Twice a month

As I updated a few wonky looking images in my portfolio pages, I wondered... can I really attend to this website just a few hours a month? Is it possible to find balance with everything I have going on? 

I am currently reading The Yamas and the Niyamas by Deborah Adele, who is coming to Dayton for a weekend workshop to talk about things beyond your physical yoga practice. Her line in the first section Ahimsa (non-harming or non-violence) hit me today: "It is anti-cultural to claim any space that is simply space [...]" Shit. This is what I don't know how to do. So beyond the obvious interpretations of non-violence to others, how about non-violence to self? How about courage to create balance, how about unconditional self love, how about allowing space for something? 

What does it take to simply claim space? To simply be, to not rush, to trust, to just sit with silence? To be ok with who I am, to love myself as is? These are so foreign to my understanding of what will make me successful: the passion, the drive, the no sleep—yet I crave the pause and I want the balance. I'm hurting myself and those around me but not taking the time for myself, not resting, not loving. So as this month wraps up... I'm going to sit with this yama for a few days. I'm going to allow space, I'm going to love myself, so I can love others.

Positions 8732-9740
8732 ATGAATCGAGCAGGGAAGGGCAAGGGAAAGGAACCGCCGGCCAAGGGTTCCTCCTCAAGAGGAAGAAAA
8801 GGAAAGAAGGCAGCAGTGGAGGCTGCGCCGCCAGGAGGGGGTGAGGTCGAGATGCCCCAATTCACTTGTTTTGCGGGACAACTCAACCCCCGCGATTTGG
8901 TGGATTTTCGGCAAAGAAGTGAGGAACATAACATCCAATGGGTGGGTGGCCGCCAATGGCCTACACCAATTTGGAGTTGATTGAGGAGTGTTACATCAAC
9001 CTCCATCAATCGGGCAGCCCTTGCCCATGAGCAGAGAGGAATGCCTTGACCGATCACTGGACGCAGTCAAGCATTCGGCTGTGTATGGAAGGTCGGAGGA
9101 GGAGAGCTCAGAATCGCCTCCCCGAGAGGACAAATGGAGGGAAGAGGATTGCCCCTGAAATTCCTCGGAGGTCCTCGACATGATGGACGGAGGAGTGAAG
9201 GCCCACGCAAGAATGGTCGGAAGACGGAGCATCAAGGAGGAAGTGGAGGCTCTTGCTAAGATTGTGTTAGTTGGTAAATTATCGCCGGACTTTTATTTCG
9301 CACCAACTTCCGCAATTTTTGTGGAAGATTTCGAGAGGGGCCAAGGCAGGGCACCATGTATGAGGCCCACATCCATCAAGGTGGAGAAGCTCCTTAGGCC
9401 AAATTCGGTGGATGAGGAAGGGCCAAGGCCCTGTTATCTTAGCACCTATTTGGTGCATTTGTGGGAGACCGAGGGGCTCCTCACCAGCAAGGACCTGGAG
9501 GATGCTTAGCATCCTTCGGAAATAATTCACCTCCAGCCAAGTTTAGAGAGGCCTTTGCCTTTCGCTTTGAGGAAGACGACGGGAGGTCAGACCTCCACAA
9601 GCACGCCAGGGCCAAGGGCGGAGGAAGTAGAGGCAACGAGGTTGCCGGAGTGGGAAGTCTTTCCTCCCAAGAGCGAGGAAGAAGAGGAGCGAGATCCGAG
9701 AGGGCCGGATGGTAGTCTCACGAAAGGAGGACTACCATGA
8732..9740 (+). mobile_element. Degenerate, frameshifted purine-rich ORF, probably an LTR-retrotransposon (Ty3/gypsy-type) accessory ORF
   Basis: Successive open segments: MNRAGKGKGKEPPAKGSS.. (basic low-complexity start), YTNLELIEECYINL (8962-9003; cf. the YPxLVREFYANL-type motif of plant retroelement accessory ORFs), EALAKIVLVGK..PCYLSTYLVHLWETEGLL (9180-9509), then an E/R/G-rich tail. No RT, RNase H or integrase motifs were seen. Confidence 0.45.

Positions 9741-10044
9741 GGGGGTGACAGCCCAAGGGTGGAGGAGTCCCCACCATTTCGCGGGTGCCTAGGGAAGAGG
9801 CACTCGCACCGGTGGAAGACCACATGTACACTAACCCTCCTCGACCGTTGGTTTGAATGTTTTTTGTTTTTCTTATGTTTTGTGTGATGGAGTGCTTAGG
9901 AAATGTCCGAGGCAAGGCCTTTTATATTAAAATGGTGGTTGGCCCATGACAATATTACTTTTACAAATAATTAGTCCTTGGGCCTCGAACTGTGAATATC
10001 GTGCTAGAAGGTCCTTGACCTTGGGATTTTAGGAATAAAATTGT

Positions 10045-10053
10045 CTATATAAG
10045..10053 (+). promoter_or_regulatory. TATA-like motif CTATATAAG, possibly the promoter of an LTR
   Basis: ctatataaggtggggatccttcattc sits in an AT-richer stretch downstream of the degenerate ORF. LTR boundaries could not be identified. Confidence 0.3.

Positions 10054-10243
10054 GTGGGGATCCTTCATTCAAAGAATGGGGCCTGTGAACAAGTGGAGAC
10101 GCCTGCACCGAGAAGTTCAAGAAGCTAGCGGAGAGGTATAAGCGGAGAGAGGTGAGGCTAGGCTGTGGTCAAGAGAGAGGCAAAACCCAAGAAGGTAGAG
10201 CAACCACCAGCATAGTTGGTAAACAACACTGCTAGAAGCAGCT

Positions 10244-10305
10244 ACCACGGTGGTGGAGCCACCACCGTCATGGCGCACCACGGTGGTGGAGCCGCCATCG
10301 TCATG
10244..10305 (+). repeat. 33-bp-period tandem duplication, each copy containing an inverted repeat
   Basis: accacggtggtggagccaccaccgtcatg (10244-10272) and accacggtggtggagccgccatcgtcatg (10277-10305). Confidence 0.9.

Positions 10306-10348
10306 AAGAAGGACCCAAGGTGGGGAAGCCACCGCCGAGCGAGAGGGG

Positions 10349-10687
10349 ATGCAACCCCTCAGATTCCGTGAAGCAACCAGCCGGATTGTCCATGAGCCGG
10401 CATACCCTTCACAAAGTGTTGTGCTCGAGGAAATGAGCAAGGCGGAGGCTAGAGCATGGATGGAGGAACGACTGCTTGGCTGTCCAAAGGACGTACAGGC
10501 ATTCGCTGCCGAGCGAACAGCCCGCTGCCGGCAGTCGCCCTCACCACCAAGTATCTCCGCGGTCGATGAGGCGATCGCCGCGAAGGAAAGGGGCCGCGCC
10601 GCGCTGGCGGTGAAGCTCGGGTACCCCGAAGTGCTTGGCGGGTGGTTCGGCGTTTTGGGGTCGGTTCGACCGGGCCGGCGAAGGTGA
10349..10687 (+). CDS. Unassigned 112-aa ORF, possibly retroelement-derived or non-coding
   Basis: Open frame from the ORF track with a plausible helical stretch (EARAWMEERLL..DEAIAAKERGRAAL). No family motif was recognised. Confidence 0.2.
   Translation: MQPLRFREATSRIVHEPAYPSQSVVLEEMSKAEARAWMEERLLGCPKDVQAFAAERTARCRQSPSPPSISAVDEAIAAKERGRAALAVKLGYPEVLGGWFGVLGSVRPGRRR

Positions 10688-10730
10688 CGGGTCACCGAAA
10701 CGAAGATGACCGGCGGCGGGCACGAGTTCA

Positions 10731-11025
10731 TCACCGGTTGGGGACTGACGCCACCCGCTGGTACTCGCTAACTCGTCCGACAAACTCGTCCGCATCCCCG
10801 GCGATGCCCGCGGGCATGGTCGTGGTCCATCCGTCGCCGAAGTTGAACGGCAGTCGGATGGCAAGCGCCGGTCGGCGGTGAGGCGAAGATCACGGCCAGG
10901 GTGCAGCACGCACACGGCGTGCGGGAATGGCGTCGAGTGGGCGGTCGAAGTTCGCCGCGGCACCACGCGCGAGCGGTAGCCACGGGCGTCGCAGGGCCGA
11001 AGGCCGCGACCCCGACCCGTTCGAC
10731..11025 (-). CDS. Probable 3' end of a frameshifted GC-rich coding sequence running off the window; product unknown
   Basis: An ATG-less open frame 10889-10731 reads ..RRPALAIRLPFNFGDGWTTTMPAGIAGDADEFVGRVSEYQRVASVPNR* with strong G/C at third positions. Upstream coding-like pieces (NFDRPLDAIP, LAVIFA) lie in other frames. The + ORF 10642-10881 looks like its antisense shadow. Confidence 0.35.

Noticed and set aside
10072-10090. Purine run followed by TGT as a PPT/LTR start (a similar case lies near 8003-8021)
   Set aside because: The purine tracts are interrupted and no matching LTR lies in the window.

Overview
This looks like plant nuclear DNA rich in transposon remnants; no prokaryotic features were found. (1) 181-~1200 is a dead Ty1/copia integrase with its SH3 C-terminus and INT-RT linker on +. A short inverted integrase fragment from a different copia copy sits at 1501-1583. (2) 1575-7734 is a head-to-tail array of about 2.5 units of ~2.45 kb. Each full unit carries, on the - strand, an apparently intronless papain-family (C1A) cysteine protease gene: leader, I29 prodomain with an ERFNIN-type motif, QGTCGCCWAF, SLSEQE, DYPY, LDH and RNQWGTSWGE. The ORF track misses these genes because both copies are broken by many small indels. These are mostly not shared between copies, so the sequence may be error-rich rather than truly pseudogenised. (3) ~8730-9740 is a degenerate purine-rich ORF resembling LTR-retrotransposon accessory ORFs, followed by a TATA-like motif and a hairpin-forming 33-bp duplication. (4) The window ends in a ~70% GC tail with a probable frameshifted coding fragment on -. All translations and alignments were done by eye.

Trust the magic of beginnings

A year ago I started tweaking a site that was going to be easy and simple, using a template so I can share my work more easily. It back fired. It was so easy I never finished it. I overthought every aspect of it. Design, type sizes, writing, images. So in 2017 I'm posting this site as is, going to update products god knows when, will finish tweaking my writing when I feel like it, and it will just need to be good enough.

I can't do it all.

Despite popular belief I'm not a robot, spent the end of 2016 severely ill, so I too, need sleep, time off, and self love. I wrote down some things—intentions if you will—and it's just going to have to be enough. Raw, imperfect, sometimes bitchy, always brutally honest.

But I have to start somewhere. Have to accept something as a beginning, have to jump in, blindly, trusting—the magic of beginnings.